In short, on ‘Hymns’ there’s something close to an excellent EP in amongst some of the very worst things ever to bear the Bloc Party name.
The Guardian

Guitarist Russell Lissack does his best to insert some typically wiry licks where possible, but there’s none of the claustrophobia or unease that used to make Bloc Party so vital.

Tiny Mix Tapes

Hardly necessary, Hymns will be of little interest to anyone but the most devoted Bloc Party fans.

The 405
They needed to make a convincing case as to why they still deserve your attention. Instead, they picked the worst possible time to lose their nerve, and turn in something so bereft of conviction and new ideas.
No Ripcord

The problem with Hymns is that it chugs along with a series of stilted niceties that lack any kind of rhythm or emotion.

Drowned in Sound
Bloc Party’s fifth album isn’t beyond salvation. It is merely crushingly beige, devoid of a crucial spark that might suggest that they aren’t a spent force.
This is what you get when you don't know how to make a gospel album.
why are we still here? just to suffer?
Not only was this record a chore to put together (it got taken off of Spotify), it was such a chore to listen to. What in the hell happened?! Every ounce of energy the band used to have is completely stripped away in favor of these sluggish synthpop slow jams that, despite being well-produced, are horribly-written and jam-packed with unnecessary filler. Kele's vocal performances come off as cheesy and "HYMNS" is an almost consistently mediocre album beginning from the fourth track. ... read more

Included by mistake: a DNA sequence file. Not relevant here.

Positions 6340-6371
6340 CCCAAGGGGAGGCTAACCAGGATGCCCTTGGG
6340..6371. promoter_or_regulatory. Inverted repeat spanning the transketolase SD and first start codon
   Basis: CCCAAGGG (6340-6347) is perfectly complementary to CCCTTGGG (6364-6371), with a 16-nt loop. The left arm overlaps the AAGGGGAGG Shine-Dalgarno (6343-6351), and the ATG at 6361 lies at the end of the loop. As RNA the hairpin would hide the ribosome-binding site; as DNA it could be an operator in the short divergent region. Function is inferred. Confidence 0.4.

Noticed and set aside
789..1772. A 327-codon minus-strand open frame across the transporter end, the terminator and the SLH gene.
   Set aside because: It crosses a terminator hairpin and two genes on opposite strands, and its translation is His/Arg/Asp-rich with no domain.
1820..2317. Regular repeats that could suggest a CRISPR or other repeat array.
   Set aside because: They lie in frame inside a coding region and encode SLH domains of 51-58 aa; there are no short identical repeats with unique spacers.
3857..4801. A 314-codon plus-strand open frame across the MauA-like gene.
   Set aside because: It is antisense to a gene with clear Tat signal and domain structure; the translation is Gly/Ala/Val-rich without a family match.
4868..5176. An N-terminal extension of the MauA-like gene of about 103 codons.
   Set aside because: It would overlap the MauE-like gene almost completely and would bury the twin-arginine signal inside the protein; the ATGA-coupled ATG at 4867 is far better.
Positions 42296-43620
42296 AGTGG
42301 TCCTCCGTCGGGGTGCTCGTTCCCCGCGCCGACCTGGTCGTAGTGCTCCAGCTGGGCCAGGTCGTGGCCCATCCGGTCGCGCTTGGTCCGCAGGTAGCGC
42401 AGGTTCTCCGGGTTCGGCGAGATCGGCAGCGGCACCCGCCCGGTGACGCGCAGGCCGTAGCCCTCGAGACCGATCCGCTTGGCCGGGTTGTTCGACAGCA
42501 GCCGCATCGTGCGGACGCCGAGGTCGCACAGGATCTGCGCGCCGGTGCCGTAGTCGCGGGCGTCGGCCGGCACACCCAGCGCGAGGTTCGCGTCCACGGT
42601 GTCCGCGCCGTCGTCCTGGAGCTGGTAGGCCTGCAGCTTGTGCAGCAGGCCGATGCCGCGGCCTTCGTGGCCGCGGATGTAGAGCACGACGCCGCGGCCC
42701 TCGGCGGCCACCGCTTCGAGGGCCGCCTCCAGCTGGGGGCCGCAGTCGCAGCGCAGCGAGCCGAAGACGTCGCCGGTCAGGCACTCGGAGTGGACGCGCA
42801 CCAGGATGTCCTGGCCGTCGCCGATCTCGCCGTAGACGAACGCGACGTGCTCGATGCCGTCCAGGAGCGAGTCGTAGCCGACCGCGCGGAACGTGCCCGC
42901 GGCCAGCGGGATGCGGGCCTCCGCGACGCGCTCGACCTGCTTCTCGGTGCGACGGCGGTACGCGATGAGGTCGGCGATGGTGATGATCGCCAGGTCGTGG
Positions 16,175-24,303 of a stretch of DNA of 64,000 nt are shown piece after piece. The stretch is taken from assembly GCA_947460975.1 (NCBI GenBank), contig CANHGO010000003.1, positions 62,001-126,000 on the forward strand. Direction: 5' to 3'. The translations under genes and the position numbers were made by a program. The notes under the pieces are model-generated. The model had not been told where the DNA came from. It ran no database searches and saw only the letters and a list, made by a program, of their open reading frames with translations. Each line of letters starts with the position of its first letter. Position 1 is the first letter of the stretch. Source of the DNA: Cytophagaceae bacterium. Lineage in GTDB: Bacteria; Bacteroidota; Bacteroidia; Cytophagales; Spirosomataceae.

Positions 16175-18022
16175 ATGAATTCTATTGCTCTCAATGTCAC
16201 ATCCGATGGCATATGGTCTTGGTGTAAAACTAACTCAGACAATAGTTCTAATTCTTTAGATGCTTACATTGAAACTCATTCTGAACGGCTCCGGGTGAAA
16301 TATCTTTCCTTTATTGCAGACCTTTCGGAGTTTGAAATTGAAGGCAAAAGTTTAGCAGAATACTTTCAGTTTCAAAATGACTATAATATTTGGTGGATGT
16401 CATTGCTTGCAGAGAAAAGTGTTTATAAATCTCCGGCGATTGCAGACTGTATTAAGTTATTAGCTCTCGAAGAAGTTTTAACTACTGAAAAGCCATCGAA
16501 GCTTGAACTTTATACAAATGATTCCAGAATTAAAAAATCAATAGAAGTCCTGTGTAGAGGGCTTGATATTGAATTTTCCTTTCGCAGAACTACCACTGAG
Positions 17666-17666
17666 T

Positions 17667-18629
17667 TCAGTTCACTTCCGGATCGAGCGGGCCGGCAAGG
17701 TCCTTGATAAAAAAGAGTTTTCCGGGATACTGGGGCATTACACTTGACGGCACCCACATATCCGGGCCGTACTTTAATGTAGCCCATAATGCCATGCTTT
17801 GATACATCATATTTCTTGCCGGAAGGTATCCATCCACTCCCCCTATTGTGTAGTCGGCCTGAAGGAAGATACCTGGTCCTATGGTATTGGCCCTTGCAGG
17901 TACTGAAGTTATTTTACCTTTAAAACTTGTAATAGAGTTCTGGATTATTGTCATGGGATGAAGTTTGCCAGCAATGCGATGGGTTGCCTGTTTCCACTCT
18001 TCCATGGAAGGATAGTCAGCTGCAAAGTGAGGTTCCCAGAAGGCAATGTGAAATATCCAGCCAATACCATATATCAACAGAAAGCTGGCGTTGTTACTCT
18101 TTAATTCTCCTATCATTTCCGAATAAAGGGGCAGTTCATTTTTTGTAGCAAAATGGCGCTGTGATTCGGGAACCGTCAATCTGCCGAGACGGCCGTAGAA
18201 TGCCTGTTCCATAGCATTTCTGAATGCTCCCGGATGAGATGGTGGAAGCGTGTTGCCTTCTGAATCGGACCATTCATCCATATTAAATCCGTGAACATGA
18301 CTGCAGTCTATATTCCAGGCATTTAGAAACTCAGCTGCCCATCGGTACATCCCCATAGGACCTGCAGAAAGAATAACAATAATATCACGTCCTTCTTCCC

This hurt. Like, really badly. Not only is Bloc Party best when they are off the wall, energetic, fun, and intense, but they are also their worst when they are slow, forgettable, boring and sloggy. Sadly, this album is chock full of the later, and it's kills the entire project. It's slow, boring, sloggy and the worst sin of all: Forgettable. And when talking about Bloc Party, that seems like a crime against humanity.

Favorite Jams: The Love Within......uh......Only He Can Heal ... read more
How many reprises does a band has to make to be completely forgotten by their early fanbase? That seems to be the constant question inside a Bloc Party rehearsal session. The indie pop band returns with yet one more record that revisits their breakthrough ideas. Hymns is about ilumination and spiritual redemption, and one might easily identify the themes inside each cut from the tracklisting, but what really stands out here is the amount of filler tracks and uneventful songwriting that runs ... read more
Purchasing HYMNS from Amazon helps support Album of the Year. Or consider a donation?
Become a Donor
Donor badge, no ads + more benefits.

Year End Lists


Track List

  1. The Love Within
  2. Only He Can Heal Me
  3. So Real
  4. The Good News
  5. Fortress
  6. Different Drugs
  7. Into the Earth
  8. My True Name
  9. Virtue
  10. Exes
  11. Living Lux
  12. Eden
  13. New Blood
  14. Paradiso
  15. Evening Song
Sign in to comment
No one has said anything yet.

Added on: October 12, 2015